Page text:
Buy CS2 now or wait?

Discussion in 'Mac Apps and Mac App Store' started by Aelyrin, Nov 5, 2006.

  1. Aelyrin macrumors member

    Oct 30, 2006
    Missoula, Montana

    I was in an apple store on driday night discussing some things with a gentleman in the store and he suggested that I should wait to purchase my mac software for my new 17 stock C2D. Apparently there is a new version of Photoshop coming in 2007?

    I am a web/application developer and the programs I use daily are Photoshop, Dreamweaver, Flash, Fireworks, Word, Excel, Powerpoint, and Outlook. I am brand spankin new mac user with zero experience, but I am extremely excited to be making the conversion finally. I am wondering what the best options to get into for this software is? I have seen a few packages on but am not sure what I should get.

    I have heard that Photoshop is not running as well due to something that is not supported? (Not sure what it is called off the top of my head, dual layer something or other maybe?) Anyway, the guy in the apple store suggested that waiting may be a better option as once something else comes out (santa rosa?) then Photoshop should be performing much more admirably.

    Any knowledge, suggestion, direction, or help is extremely appreciated! Thank you very much!

    - New Mac User
  2. fivetoadsloth macrumors 65816


    Aug 15, 2006
    right now photoshop is not intel based and runs, though very slowly, through rosettta in the pring cs 3 is due for release and will be a UB and should be significantly faster on your iMac.
  3. psychofreak Retired


    May 16, 2006

    Photoshop CS2 is not universal. As you may know the new apple macs are intel, not PPC. The old programs (e.g. CS2) are made for PPC, and run slower on intel (with rosetta), while newer programs are 'universal', and run very fast on intel macs. CS3, which will probably come out in Q2 2007, will run much faster than CS2.
  4. WildCowboy Administrator/Editor


    Staff Member

    Jan 20, 2005
    Right...apps need to be ported over to run on the new Intel chips. In the meantime, the old apps can run on those machines using a fast "emulation" technology called Rosetta. Unfortunately, Adobe has been slow in getting Intel-ready versions of its apps to market, so we are left running the old versions through Rosetta. (To be fair, moving CS2 to Intel is a huge project, so they're just folding it into the CS3 release instead of doing anything with CS2.)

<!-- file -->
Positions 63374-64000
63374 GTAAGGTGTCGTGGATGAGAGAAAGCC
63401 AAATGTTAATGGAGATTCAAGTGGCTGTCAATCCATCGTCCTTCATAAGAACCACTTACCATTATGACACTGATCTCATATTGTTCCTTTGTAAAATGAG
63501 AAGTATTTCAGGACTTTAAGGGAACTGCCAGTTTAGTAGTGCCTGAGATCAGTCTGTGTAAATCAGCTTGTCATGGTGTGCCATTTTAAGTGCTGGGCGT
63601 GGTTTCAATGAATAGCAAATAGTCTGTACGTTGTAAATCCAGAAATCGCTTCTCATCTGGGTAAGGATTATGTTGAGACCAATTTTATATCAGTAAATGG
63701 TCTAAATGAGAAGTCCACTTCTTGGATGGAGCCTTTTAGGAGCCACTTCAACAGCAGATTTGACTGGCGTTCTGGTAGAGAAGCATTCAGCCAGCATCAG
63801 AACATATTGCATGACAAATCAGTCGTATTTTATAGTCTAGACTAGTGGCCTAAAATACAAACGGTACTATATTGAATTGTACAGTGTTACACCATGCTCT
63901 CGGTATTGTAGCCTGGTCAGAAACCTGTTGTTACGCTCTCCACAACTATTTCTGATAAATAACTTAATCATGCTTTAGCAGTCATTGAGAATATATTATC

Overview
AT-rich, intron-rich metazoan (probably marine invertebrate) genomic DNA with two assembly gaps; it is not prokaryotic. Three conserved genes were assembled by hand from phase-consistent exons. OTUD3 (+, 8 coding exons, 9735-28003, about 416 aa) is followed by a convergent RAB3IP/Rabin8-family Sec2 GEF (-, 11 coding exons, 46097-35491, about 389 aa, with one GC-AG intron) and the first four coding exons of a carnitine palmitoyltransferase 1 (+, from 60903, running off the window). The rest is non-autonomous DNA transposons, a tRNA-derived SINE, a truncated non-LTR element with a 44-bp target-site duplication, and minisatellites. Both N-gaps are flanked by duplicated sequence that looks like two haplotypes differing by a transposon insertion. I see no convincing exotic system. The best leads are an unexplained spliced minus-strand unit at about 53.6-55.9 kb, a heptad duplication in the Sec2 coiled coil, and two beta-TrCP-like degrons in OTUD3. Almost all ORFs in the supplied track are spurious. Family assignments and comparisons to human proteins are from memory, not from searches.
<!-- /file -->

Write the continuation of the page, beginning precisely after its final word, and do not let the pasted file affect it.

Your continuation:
Unfortunately, the old CS2 apps can be rather slow running under Rosetta. Lots of RAM helps, but it's still not natively-fast. Ideally, you'd want to wait until CS3 is released next year, but it looks like it may not be out until late spring or summer.

    There's an interim version of Creative Suite (2.3) coming this week, but it's not Intel-compatible yet.
  5. Aelyrin thread starter macrumors member

    Oct 30, 2006
    Missoula, Montana
    Hmmm, sounds like i should try to hold off till those new versions come out. The 1k + prices tag on that software is pretty steep for me still so I would rather hold out until I had the intel based generation software instead of stuck with the old stuff!

    What about for programs such as the Office for Mac with word/excel/powerpoint etc. Are those running on rosetta as well or is it safe to buy those now? Same deal with Dreamweaver, flash, fireworks? Safe to get now, or is it the old generation stuff as well that was intended to run on PPC?

    Thanks so much for your help everyone!
  6. WildCowboy Administrator/Editor


    Staff Member

    Jan 20, 2005
    If I'm not mistaken, Adobe hasn't released universal versions of any of their software. I don't know how those other apps perform under Rosetta.

    Office is not universal yet either, but I think most people find it runs pretty well under Rosetta if you have enough RAM. A universal version of Office isn't due until late summer or fall of next year.

    Most apps out there are now universal, but Adobe and Office apps are the big ones still outstanding...they're such complex packages that it's taking them quite a while to get up-to-date.

    The old apps are definitely usable under Rosetta, but they're not as snappy as people would like. It's hard to hold out until the universal versions come around, so it's a tough decision to make.

    It's the major drawback to Apple's switch to Intel. :(
  7. monke macrumors 65816


    May 30, 2005
    I've been thinking about buying the Web Designers Suite as of late, but incase I buy another Mac in the future (which WILL happen :) ) I don't want to have to buy it all again. Having a PPC Mac is making the decision that much more difficult, but I can get by with trial software and the PC until I decide to buy.
  8. Aelyrin thread starter macrumors member

    Oct 30, 2006
    Missoula, Montana